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'The Master Switch' is the Best Book of 2010
November 14, 2010 - 8:15pm

Ours is a vision of a transformed educational economy, one made possible by the invention of the web and the personal computer. To what extent, however, is the realization of a new educational order dependent on the companies that control the networks and the hardware of the Internet age? If the future of education will be increasingly be produced and delivered via the computer and the web, how likely is it that the values of the market will override the values of academy?

In The Master Switch: The Rise and Fall of Information Empires, Tim Wu does not examine the place of higher ed in the information economy. But I think that it is essential that our community pay attention to the lessons that he draws. In The Master Switch, Wu traces the history of the major information technology revolutions, and demonstrates how they all started with the promise of democratization and transformation and ended up with a realities of monopoly, limited choice, and restricted opportunities for expression.

The major industry that runs through the narrative is that of the telephone, specifically the evolution, monopoly power, break-up, and re-emergence of AT&T. The telephone monopoly brought universal service, but it also strangled and stalled one innovation after another - from faxes to answering machines to the web itself. In the name of quality of service, AT&T was able to secure a government approved monopoly, that from 1934 to 1984 delivered a phone in every home, high prices, and an almost complete lack of innovative technology. Today, the telecom monopoly has turned into a duopoly, with a reconstituted AT$T in the South and West and a re-branded Bell (Verizon) in the Northeast.

It is AT&T, Verizon and the cable providers (Comcast being the largest) that control most of the Internet connections to the home that so much of our future educational content will be delivered. Today, these Internet providers treat educational content (indeed all content) the same way that commercial content is treated. The principle of net neutrality, coined by Tim Wu, insures that all bits are treated equally. But what if the ISPs are able to give preference to one provider of content over another? What if Disney and Comcast had merged? Or the entertainment industry (TV and film) succeed in making deals with the Internet companies to give preferential treatment (and bandwidth) to consumers willing to pay for their content? Where will this leave education and the open education movement?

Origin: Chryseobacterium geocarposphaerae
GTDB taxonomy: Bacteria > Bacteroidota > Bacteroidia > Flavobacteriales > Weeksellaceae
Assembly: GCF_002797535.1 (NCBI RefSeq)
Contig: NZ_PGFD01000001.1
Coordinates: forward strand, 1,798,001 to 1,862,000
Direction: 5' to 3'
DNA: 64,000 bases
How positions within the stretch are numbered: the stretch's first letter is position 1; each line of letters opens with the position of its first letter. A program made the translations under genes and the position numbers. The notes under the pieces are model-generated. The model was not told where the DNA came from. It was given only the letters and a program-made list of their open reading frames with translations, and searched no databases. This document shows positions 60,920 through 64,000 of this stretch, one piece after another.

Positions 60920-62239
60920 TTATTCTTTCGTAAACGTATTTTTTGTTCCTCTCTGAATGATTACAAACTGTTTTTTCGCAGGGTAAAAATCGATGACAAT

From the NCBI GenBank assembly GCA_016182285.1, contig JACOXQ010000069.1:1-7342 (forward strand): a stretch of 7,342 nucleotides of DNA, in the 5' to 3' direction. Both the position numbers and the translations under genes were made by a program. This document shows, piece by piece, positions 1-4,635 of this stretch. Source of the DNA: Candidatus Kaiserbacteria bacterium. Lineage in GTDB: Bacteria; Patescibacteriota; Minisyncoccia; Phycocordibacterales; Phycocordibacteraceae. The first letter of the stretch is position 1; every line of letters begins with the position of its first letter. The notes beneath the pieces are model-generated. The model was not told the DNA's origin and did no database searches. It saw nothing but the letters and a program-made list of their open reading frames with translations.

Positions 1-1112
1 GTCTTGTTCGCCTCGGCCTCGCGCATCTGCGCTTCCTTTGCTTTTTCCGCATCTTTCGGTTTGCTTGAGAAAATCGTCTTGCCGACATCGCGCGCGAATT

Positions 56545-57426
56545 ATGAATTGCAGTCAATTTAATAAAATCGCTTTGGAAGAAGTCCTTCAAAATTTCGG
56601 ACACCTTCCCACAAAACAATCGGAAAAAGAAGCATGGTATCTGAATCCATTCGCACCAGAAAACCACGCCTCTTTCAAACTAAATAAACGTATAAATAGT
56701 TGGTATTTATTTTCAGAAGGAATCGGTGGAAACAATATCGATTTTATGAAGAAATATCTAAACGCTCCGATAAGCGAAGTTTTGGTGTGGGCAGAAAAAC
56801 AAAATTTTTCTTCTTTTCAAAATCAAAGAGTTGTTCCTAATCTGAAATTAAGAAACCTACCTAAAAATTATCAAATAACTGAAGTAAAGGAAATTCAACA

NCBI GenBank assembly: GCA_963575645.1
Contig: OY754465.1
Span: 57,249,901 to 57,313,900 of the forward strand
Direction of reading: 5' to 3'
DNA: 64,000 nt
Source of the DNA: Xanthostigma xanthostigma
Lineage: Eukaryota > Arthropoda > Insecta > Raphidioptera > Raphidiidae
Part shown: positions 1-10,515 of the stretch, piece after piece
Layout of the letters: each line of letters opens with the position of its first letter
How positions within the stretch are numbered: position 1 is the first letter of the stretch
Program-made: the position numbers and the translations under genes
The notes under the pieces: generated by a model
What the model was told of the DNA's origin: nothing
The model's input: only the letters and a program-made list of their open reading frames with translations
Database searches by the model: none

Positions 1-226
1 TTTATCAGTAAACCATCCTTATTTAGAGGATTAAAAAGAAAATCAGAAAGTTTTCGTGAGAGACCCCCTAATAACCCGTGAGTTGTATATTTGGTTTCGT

The genius of The Master Switch is that it shows that information industries have followed a predictable pattern. Wu looks industries as diverse as telephone, radio, television, and film - tracing how the consolidation of each of these sectors led to less freedom of expression and less innovation. The AM radio networks were able to hold-off the new (and vastly improved) FM radio technologies for years and years. TV networks (NBC, CBS and ABC) fought (through political contributions and their lawyers) the emergence of cable TV, slowing down the roll-out of diverse channels for decades. A film industry dominated by a few studios was able to stifle creativity and controversy in movies from the 1930 to the 1960s. Nor is it clear that today's consolidation of media ownership under the conglomerate model, one in which companies like GE, Disney, News Corp, Time Warner, and Viacom own properties spanning the media landscape (from film to TV to publishing to Internet), is conducive to the creation of films that rise above the level of disposable commodities.

The Master Switch is a warning that if we allow ownership to consolidate in the Internet space in the name of 'quality of service' or 'the logic of the market' that we are in danger of repeating the path tread by other information technologies. Government must play a role in insuring we have a diversity of carriers, a policy of neutrality towards content, and a separation between content creators and content carriers. Our ability to disrupt the educational status quo, in terms of both improved quality and access, will depend on us not allowing the Internet industry to follow the same path towards consolidation and control that befell the information industries that have gone before.

The Master Switch: The Rise and Fall of Information Empires is the best book of 2010.

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